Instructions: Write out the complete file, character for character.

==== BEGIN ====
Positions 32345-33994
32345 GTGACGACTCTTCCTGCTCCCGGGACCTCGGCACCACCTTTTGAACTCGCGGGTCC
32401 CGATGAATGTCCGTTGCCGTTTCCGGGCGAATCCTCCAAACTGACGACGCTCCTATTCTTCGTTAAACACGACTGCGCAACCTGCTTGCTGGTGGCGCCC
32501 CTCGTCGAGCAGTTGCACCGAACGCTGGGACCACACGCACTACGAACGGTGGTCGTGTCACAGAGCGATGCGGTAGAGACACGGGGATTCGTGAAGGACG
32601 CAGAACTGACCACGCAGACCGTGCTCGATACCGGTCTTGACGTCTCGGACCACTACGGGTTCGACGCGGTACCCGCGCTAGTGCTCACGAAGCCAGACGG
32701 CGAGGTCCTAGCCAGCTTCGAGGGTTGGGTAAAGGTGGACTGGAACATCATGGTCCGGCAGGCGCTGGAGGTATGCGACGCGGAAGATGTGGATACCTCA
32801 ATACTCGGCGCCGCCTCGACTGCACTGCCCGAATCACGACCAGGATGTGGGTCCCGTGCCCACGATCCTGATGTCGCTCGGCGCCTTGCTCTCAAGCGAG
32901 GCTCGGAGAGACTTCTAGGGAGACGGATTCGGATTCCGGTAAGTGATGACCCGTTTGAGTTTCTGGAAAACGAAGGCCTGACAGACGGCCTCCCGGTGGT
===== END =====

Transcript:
Positions 32345-33994
32345 GTGACGACTCTTCCTGCTCCCGGGACCTCGGCACCACCTTTTGAACTCGCGGGTCC
32401 CGATGAATGTCCGTTGCCGTTTCCGGGCGAATCCTCCAAACTGACGACGCTCCTATTCTTCGTTAAACACGACTGCGCAACCTGCTTGCTGGTGGCGCCC
32501 CTCGTCGAGCAGTTGCACCGAACGCTGGGACCACACGCACTACGAACGGTGGTCGTGTCACAGAGCGATGCGGTAGAGACACGGGGATTCGTGAAGGACG
32601 CAGAACTGACCACGCAGACCGTGCTCGATACCGGTCTTGACGTCTCGGACCACTACGGGTTCGACGCGGTACCCGCGCTAGTGCTCACGAAGCCAGACGG
32701 CGAGGTCCTAGCCAGCTTCGAGGGTTGGGTAAAGGTGGACTGGAACATCATGGTCCGGCAGGCGCTGGAGGTATGCGACGCGGAAGATGTGGATACCTCA
32801 ATACTCGGCGCCGCCTCGACTGCACTGCCCGAATCACGACCAGGATGTGGGTCCCGTGCCCACGATCCTGATGTCGCTCGGCGCCTTGCTCTCAAGCGAG
32901 GCTCGGAGAGACTTCTAGGGAGACGGATTCGGATTCCGGTAAGTGATGACCCGTTTGAGTTTCTGGAAAACGAAGGCCTGACAGACGGCCTCCCGGTGGT